Swedish Startup Space

The Power of Email

Written by on May 8

I get a lot of emails a day and many of them are just crap: promotion emails sent to thousands of people not targeted at all. I think we, as marketers, should put ourselves in the “receiver shoes” for a second before actually sending something. Email is still one of the strongest communication channels – make sure to get out the best of it and decrease the amount of people unsubscribing.

Three questions worth asking yourself before sending an Email:

1. What’s the goal with this email?

E.g. gain conversion (a purchase, a download, a click) or build relationship. Clarify your goal; make sure it’s central in the email and think of how to measure the success afterwards. Try to include measurable content, for example a promotion code you can track.

2. Is the content worth the risk of unsubscribes?

The more Email you send, the more people will unsubscribe. Make sure every Email you send is important and relevant to the receiver.

3. Why is the receiver getting the email?

I.e. “as one of our early adopters…” – make the receiver feel chosen and understand why your message is important to him. In this noise of impersonal emails you can really stand out by simply targeting your messages.

One example from my own work is a very targeted Email I send out on a weekly basis. Every week I pull out new users who’ve got a bad first impression of Uber: no cars available. It could be someone opening up the app outside service hours or someone trying to book a car during peak hours and couldn’t get one. Regardless, they didn’t get the full Uber experience and that’s the reason they’re getting my Email. The goal is to re-activate them, ask them to give us another chance and at the same time show our level of customer service. This Email is very well received and I get a lot of replies from people being blown away by our proactive effort – they feel chosen. Hopefully we gain re-activation and awareness of an existing costumer support that actually cares about their experience. Use a bad experience to gain a great experience J.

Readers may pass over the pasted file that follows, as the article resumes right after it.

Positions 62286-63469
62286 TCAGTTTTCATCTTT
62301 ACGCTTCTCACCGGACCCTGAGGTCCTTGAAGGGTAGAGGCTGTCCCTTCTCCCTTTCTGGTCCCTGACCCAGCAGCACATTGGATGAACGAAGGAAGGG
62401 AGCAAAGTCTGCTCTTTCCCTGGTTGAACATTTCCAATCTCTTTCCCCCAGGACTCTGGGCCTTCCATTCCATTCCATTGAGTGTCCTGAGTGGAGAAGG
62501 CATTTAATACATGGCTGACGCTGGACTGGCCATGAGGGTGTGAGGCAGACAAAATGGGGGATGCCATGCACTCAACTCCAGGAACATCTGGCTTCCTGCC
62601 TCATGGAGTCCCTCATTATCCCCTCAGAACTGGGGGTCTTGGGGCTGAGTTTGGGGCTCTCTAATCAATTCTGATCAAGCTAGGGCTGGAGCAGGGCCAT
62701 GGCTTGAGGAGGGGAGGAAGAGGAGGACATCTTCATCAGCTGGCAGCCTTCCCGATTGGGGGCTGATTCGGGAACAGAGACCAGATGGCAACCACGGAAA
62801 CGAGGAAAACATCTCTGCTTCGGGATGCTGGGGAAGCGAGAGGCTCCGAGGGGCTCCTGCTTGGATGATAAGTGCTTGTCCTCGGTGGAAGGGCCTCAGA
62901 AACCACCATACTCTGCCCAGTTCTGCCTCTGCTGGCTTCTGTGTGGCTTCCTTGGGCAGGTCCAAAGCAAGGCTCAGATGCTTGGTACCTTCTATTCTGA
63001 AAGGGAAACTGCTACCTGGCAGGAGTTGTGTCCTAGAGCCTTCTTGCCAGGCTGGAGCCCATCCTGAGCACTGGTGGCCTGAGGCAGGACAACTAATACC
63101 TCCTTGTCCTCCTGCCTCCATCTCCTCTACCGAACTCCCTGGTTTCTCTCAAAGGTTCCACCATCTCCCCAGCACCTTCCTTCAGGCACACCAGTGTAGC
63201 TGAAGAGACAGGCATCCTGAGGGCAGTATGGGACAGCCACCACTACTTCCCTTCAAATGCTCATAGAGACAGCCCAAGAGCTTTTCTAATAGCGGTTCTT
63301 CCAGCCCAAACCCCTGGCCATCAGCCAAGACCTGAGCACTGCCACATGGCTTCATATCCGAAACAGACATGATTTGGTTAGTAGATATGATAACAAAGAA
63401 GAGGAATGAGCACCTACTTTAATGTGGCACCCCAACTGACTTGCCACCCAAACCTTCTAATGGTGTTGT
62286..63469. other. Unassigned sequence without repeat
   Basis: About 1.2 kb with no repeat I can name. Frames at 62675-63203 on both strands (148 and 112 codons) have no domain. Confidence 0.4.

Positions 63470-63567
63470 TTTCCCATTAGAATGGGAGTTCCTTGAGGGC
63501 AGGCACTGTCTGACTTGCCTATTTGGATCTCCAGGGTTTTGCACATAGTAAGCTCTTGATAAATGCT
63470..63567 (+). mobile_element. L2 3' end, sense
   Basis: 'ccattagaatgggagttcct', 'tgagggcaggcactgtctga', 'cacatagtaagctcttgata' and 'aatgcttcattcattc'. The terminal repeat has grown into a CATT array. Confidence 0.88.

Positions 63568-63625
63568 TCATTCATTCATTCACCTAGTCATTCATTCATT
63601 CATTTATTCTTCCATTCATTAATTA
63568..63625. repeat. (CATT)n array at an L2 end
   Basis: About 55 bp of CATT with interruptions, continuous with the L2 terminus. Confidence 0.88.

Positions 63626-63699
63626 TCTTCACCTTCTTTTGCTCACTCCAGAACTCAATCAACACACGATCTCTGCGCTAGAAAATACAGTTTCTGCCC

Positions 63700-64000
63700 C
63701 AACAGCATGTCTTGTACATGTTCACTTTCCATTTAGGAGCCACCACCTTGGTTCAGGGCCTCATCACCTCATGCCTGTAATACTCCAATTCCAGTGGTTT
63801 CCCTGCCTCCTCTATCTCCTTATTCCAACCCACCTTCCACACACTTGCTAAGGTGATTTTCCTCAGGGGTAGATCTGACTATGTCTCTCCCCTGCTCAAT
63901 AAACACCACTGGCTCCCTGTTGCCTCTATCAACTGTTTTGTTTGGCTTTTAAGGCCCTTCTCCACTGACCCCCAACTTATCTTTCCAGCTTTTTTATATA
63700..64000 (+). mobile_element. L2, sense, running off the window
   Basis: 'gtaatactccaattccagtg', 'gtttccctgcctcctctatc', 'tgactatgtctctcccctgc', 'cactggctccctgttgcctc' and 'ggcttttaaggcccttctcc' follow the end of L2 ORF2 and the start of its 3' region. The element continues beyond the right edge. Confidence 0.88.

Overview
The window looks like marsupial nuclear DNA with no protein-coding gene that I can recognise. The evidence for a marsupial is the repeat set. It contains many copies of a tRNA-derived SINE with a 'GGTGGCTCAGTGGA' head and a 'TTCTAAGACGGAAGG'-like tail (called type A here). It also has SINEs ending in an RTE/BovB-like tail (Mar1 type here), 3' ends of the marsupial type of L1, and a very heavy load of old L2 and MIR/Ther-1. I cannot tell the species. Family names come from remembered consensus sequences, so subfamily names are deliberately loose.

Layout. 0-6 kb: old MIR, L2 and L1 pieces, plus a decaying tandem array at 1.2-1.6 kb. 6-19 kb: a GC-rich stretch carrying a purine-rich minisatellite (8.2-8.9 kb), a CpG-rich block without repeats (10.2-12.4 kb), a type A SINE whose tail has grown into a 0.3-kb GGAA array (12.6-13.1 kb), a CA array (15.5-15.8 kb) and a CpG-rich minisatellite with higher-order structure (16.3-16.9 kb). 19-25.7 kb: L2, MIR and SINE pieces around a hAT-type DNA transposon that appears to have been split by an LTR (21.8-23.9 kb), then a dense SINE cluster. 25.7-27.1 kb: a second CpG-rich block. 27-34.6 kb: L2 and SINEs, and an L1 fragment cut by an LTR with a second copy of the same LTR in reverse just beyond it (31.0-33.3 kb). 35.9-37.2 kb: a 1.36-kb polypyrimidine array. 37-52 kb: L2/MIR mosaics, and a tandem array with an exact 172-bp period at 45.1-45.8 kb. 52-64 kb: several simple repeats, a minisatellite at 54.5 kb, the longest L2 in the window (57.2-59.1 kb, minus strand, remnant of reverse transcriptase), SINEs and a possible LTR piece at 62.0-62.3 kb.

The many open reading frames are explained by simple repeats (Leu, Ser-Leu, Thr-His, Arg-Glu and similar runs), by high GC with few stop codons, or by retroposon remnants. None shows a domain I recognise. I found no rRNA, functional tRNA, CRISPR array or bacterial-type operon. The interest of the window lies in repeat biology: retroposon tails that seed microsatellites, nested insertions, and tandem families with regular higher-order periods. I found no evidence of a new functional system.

Here are some companies that are doing emails particularly well:

Tictail

Screen Shot 2013-05-08 at 11.55.16 AM

I love the idea of introducing the community manager. It’s very obvious for me to understand why I’m getting this Email: I have a tictail store and Livia is there to help me with the service. Also, they’re launching a new product feature, which might be interesting for my shop. The goal (as I see it) is to build a relationship with the CM and re-activate me as a user – very visible “Log in” button on the upper corner. Great Email!

Quora

Screen Shot 2013-05-08 at 11.56.54 AM

This is their weekly Email. Goal? Make me click on one of the links leading me to their homepage. Why am I getting this? Because I’m a Quora user and this is content that should be in my interest, especially selected for me: “Top Content For You This Week”. Definitely a relevant Email!

Yelp

Screen Shot 2013-05-08 at 12.41.00 PM

This is the weekly Yelp Email, targeted for me as a user based in Stockholm, with pro tips of places to visit. Every week has a new theme. The example shown here was sent right before fat Tuesday listing the best “Semlor” (traditional bun you eat for fat Tuesday in Sweden) in town. Perfect timing!

  • Luke Ryan

    Nice message Barbara – I spend a lot of time sending biz dev emails and one of the greatest lessons learned has been to make it personal and relevant as you outlined but also to keep it SUPER short. As we all get increasingly busier with more and more information coming at us it is important to make the recipient’s life easier by keeping email short, on point and with a clear call to action.
    Look forward to more of your posts!

    • http://twitter.com/thestartupspace SwedishStartupSpace

      Great insight.

    • http://twitter.com/babbacanales Barbara Canales

      Hi Luke,

      Great inputs, short and clean is definitely important. I feel like all companies should do more and more targeted and short Emails. By doing so we don’t need to write long texts. Let’s say we have 5 new topics we want to share, instead of sending one long Email to the whole mailing list we should probably consider sending 5 shorter Emails and split the mailing list up into 5 different target groups. It’s very unlikely all 5 topics are interested for everyone.

      Thanks for reading, Luke!

  • Jason Dainter

    Some nice examples here. Love the community manager email from Tictail. This is a video i stumbled across a while ago taken from the email design conference in SF that gives some great tips on email also: http://www.youtube.com/watch?v=UZL8peQaEuc

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